The Gigli Concert – The power and problem of words. (Theatre review)
The Gigli Concert
Darlinghurst Theatre Company
9 April – 4 May
Photos by Wendy McDougall
If waiting to act is the purpose in life for Vladimir and Estragon who observe the world as outsiders waiting for the perfect moment to delve right in, then the act itself is the temporal salvation for JPW King (Patrick Dickson) and his client, The Irishman (Maeliosa Stafford), the act being in this particular case, to sing like the great Beniamino Gigli, an Italian tenor famous in the first half of the twentieth century for the combination of his steel like grip on technique and profound beauty of his voice, while regularly being criticised for beaing overemotional. Gigli represents the perfect moment of expression the ultimate will to act, the combination of sublime beauty, exquisite skill and a fearlessness of disappearing into the maudlin marshes of wrought emotion, a lifetime of energy spent merely to produce a perfect sound. When JPW King receives his client, known only as the Irishman, his visitor requests he use whatever skills he has at his disposal to ensure at the end of his five days of sessions he is able to sing like Gigli.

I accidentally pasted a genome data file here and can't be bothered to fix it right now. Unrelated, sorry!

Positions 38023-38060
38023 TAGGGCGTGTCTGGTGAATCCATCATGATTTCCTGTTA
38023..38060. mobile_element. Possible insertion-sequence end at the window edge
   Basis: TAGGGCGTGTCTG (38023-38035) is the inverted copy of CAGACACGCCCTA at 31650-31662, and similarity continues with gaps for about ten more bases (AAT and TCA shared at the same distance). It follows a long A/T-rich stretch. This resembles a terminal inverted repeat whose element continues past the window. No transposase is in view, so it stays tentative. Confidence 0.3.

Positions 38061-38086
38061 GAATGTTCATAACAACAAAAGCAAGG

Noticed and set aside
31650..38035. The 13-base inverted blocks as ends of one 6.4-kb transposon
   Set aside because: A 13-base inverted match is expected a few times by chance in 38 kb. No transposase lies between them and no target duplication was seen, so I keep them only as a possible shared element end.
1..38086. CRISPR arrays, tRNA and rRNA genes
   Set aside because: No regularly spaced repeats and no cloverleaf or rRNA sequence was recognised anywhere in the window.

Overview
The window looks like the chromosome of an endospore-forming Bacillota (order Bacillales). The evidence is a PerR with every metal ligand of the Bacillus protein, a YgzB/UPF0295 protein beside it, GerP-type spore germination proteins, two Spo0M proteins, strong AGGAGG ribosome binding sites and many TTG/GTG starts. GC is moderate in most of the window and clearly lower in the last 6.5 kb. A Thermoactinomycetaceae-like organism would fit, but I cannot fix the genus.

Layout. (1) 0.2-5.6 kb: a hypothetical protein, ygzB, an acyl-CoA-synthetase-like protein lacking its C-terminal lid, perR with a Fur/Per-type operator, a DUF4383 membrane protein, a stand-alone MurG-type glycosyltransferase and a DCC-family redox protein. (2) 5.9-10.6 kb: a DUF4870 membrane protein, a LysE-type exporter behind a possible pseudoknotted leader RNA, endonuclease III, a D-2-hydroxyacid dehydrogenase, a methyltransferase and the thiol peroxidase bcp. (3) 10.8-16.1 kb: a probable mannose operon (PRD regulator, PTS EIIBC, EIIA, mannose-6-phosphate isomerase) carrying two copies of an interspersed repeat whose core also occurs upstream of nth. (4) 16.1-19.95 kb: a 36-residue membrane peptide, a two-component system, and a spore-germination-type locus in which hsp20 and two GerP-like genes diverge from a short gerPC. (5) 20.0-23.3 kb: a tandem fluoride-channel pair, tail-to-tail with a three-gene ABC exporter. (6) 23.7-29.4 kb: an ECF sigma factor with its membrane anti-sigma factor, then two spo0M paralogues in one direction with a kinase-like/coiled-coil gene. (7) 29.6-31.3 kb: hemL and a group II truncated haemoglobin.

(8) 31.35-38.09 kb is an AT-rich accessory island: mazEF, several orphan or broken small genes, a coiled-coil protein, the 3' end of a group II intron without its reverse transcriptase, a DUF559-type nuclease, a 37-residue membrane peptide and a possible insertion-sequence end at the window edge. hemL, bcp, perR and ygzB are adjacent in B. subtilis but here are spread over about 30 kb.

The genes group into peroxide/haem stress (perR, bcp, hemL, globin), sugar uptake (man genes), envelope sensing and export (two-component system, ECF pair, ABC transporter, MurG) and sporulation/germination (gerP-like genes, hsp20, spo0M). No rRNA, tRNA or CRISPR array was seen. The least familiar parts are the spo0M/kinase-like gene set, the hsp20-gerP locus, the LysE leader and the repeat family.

As director John O’Hare states in his notes in the program, The Gigli Concert contains the seeds of a Faustian deal, some sort of trade-off though it is never clear who is making he deal with whom, nor what they are trading for; but somehow we are all making our own deals for the will to act. King discovers early that his client suffers from a mental illness, but the function of “dynamatology” is powerless to effect a cure, rather can only supply the man with the rules by which he can find conformity, and even in that aim, King is not terribly successful. Still, with the power (or lack of power) of words, the two men will use the talking cure to find their way into each other and surprise themselves with an optimism that belies the circumstances of the deal with the devil we all make when we choose to live. Still, it is the ever-present voice of Gigli, the carefully chosen arias, the instruction of King claiming “You don’t need to know the words; hear the sounds,” that the men will strangely find each other, the words forming a jumbled mass of a bridge of sorts that allows two souls to tumble across the gulping abyss. It is this similar relationship King has with his lover Mona (Kim Lewis) where the spaces around the words form the density that bring the couple together, not the things they say. If the hope for living a life lies in this ephemeral connection between people, then it is our scrambled reaching that remarkably defies obstacles, even as it creates them, and forges bonds where we can’t know the words, only feel the vibration of that connection.